"When I got here, I said I wanted to do whatever I could to help this team win," Matthews said. "I said I want to do that by being versatile, being able to do different things. And that's sort of what I've done."
No "sort of" about it. Matthews has played Gold Glove-caliber center field while scoring runs (41) and driving them home (40) from the leadoff and cleanup spots.
"Everyone wants to go out and hit .300, but I have a different role now on this team," Matthews said, hitting .282 coming off a 2006 All-Star season that included a .313 average.
"It wasn't necessarily about the numbers last season, but the position I had in the order [leading off] gave me the opportunity to be a little bit more selfish at times in terms of getting hits. You can have a little bit more freedom in that spot.
"Batting cleanup, you've got to do everything you can to get the runner in. Sometimes that's a sacrifice fly, sometimes it's a ground ball to the right side.
"Definitely," said the well-traveled Matthews, with his seventh team at age 32, "it's more fulfilling playing on a team with a chance to win. I've never played on a team this good. This is my eighth year, and I've never had an opportunity to win at this level. I've never had a chance to play in the postseason.
"It's really fulfilling to be holding up my end of the deal thus far."
That deal, for five years and $50 million, was criticized nationally, but those voices of dissent have evaporated. Matthews has been an indispensable part of the best team in baseball over the past five weeks with its 25-9 record since May 9.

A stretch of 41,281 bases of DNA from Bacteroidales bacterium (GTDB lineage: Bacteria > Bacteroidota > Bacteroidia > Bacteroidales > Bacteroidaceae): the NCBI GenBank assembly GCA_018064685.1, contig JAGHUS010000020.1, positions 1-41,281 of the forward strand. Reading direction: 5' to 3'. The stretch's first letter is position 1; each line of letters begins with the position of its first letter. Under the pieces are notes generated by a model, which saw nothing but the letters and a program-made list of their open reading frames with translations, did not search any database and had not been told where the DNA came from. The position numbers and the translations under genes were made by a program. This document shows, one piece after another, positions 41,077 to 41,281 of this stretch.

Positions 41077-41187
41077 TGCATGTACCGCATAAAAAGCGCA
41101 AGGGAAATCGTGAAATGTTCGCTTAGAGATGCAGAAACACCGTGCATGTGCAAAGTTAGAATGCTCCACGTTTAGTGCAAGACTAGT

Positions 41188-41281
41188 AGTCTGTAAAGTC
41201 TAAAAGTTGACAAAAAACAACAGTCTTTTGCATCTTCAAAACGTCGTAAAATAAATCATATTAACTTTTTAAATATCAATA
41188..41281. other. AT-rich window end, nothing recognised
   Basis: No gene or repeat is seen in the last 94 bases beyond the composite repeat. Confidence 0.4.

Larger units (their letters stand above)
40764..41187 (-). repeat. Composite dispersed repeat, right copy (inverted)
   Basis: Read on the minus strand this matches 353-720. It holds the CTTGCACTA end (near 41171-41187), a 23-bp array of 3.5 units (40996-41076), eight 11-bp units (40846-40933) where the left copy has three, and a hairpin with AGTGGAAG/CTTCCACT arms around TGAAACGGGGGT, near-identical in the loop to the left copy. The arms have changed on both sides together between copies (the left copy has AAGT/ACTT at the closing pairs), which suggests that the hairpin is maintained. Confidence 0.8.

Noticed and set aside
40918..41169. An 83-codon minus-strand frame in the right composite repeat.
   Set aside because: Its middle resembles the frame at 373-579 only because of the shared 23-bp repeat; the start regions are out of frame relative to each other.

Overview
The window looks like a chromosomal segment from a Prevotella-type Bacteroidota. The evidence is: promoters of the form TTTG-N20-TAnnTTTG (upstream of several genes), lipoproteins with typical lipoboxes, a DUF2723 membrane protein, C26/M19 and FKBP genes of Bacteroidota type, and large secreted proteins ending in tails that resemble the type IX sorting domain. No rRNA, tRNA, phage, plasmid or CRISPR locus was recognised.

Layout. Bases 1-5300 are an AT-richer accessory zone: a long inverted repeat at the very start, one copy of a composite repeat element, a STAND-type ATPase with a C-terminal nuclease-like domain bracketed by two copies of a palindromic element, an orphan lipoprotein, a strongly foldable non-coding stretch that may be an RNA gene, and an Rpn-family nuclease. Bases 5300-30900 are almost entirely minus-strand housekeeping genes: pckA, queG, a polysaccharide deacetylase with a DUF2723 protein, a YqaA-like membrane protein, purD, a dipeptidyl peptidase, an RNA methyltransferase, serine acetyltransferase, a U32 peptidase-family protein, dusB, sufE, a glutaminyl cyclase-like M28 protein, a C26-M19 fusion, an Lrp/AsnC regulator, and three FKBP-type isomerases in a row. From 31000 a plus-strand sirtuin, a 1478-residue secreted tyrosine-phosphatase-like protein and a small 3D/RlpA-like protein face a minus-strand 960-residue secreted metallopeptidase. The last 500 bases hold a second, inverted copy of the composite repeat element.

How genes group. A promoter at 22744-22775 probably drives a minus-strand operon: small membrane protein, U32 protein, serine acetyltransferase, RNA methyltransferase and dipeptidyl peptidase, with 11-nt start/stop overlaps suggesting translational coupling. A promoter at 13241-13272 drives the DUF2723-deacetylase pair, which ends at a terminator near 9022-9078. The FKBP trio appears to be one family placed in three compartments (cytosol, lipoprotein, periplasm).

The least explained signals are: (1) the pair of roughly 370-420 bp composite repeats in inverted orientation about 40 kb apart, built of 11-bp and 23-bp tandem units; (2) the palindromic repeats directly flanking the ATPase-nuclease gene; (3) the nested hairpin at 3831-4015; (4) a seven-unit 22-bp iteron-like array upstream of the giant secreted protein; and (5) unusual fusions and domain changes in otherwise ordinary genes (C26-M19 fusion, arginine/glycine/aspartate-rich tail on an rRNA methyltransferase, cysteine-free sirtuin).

Weaver in tune: A couple of trips to chiropractors in Anaheim and in Cincinnati have Jered Weaver feeling good for his start against the Dodgers on Saturday. Weaver aggravated a lower back ailment in St. Louis in his previous outing, lasting only three innings even though he felt he could have gone longer.
What Weaver learned was that hamstring tightness was causing the lower back to lock up, meaning he needs to be more conscientious with his stretching to keep the hamstring stretched out.
Weaver, who went 6 2/3 innings to beat the Dodgers in Anaheim on May 19, grew up a Dodgers fan in Simi Valley, Calif., getting his first autograph from Ron Cey. Emulating Mike Scioscia, the man who would become his manager, Jered was a catcher then -- as hard to imagine as that might be in view of his slender 6-foot-7 frame.
Home sweet home:
Garret Anderson and Shea Hillenbrand also grew up in the L.A. area, Anderson in a variety of locales, Hillenbrand in Arcadia. Playing in Dodger Stadium carries special meaning to them, as well as to Matthews and Weaver.
"This is my home park," Anderson said, brightly. "I like playing here. There's a lot of history in this ballpark. First time I came to a game here was 1984, I think. The Cardinals came in with all that speed, and it was a 1-0 game. I sat in that top deck behind home plate."
Hillenbrand, unable to take his DH swings in National League parks, enjoyed the atmosphere nonetheless. He homered twice for Boston in 2003 in the first game he played in Dodger Stadium, a park he frequented often as a huge fan of Steve Sax, Scioscia and that group.
"Oh, yeah, a lot of great memories here," Hillenbrand said, grinning. "We used to sit way up in the top section, the blue seats."
Maicer Izturis was in uniform and with the club on Friday night, but Scioscia said it's "longer than day-to-day" for the versatile infielder's return to the club.
Izturis, sidelined by a tight right hamstring, felt "a tug in his back" during a rehab assignment at Triple-A Salt Lake and had an MRI exam, but Scioscia didn't have the diagnosis.
"I just want to get back and play," Izturis said.
Weaver (5-3, 4.14 ERA) faces right-hander Jason Schmidt (1-3, 6.43) on Saturday at 12:55 p.m. PT at Dodger Stadium.